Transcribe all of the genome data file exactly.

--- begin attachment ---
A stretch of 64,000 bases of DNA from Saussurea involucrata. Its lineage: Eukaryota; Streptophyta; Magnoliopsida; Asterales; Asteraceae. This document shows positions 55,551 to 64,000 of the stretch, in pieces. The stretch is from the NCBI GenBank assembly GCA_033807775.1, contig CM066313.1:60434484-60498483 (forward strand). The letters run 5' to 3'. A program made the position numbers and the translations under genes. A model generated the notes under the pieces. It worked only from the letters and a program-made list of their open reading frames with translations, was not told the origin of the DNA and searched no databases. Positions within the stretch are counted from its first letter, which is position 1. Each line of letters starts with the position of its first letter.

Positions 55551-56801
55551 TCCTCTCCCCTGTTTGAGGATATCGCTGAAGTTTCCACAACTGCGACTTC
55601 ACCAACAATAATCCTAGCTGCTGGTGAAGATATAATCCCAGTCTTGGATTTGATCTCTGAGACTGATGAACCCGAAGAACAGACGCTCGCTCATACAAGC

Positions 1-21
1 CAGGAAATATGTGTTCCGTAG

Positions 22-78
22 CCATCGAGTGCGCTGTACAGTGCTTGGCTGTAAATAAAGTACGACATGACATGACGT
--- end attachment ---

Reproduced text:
A stretch of 64,000 bases of DNA from Saussurea involucrata. Its lineage: Eukaryota; Streptophyta; Magnoliopsida; Asterales; Asteraceae. This document shows positions 55,551 to 64,000 of the stretch, in pieces. The stretch is from the NCBI GenBank assembly GCA_033807775.1, contig CM066313.1:60434484-60498483 (forward strand). The letters run 5' to 3'. A program made the position numbers and the translations under genes. A model generated the notes under the pieces. It worked only from the letters and a program-made list of their open reading frames with translations, was not told the origin of the DNA and searched no databases. Positions within the stretch are counted from its first letter, which is position 1. Each line of letters starts with the position of its first letter.

Positions 55551-56801
55551 TCCTCTCCCCTGTTTGAGGATATCGCTGAAGTTTCCACAACTGCGACTTC
55601 ACCAACAATAATCCTAGCTGCTGGTGAAGATATAATCCCAGTCTTGGATTTGATCTCTGAGACTGATGAACCCGAAGAACAGACGCTCGCTCATACAAGC

Positions 1-21
1 CAGGAAATATGTGTTCCGTAG

Positions 22-78
22 CCATCGAGTGCGCTGTACAGTGCTTGGCTGTAAATAAAGTACGACATGACATGACGT